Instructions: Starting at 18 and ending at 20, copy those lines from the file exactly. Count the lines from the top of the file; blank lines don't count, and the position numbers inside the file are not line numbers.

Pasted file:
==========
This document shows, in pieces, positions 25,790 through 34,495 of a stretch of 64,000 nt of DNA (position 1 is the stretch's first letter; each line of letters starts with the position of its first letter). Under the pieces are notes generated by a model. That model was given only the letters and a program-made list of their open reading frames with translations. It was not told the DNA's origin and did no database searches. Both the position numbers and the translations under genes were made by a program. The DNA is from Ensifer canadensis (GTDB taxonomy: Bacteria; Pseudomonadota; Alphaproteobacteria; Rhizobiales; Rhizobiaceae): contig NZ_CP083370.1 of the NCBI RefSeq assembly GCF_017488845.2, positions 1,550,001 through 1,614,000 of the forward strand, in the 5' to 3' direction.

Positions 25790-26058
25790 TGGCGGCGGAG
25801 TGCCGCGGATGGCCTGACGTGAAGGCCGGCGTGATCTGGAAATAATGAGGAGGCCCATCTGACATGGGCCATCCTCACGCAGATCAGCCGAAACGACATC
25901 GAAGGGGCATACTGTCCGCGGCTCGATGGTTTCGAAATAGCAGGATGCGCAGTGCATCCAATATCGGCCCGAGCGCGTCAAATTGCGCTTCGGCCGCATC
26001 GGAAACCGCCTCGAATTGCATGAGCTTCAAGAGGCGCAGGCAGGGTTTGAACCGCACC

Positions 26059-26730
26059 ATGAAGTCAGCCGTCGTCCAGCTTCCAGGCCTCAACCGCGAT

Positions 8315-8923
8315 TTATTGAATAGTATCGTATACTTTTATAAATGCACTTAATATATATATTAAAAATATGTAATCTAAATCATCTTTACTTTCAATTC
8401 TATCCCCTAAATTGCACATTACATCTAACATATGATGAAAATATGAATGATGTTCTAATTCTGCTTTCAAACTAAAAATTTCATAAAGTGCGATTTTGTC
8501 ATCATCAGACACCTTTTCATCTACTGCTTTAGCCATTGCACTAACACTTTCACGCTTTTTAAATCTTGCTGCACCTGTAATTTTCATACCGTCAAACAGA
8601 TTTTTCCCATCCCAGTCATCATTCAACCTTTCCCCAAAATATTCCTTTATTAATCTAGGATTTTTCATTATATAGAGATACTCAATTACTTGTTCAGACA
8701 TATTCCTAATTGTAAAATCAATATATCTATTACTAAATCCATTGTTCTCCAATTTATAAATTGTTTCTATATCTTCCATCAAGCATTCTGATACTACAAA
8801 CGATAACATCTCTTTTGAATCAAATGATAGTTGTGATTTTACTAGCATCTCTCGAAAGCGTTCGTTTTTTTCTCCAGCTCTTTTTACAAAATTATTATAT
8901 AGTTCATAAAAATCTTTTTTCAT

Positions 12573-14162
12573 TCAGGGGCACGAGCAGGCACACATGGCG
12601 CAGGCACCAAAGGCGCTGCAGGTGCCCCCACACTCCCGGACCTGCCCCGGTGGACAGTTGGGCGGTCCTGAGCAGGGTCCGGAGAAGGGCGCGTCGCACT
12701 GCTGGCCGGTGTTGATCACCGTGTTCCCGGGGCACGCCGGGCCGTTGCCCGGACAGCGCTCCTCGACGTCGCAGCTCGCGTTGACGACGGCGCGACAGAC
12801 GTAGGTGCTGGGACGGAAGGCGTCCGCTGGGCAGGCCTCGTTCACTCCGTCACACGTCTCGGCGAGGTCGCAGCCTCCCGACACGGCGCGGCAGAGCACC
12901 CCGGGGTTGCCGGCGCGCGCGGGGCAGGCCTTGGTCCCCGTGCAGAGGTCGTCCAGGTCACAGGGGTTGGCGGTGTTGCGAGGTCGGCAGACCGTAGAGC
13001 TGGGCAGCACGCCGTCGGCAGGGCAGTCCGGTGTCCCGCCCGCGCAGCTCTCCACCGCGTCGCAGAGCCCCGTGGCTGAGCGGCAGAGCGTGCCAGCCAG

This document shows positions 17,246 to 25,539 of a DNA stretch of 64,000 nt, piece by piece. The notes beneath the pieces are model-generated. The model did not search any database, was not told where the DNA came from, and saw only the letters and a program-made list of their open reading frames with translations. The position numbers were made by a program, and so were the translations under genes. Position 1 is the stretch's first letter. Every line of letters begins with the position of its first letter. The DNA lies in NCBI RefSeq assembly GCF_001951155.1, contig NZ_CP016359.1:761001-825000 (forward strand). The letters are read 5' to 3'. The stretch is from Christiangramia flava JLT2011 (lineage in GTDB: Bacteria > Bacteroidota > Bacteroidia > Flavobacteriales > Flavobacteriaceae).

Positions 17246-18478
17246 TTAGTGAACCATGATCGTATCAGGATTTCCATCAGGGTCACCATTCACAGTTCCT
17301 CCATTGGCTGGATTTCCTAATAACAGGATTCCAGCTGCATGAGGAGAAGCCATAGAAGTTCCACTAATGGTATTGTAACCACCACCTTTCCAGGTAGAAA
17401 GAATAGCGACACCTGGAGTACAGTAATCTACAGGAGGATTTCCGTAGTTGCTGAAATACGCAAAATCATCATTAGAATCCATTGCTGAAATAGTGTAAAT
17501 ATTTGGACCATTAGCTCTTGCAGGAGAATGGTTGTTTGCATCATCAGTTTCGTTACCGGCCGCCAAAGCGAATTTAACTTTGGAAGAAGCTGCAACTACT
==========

12573 TCAGGGGCACGAGCAGGCACACATGGCG
12601 CAGGCACCAAAGGCGCTGCAGGTGCCCCCACACTCCCGGACCTGCCCCGGTGGACAGTTGGGCGGTCCTGAGCAGGGTCCGGAGAAGGGCGCGTCGCACT
12701 GCTGGCCGGTGTTGATCACCGTGTTCCCGGGGCACGCCGGGCCGTTGCCCGGACAGCGCTCCTCGACGTCGCAGCTCGCGTTGACGACGGCGCGACAGAC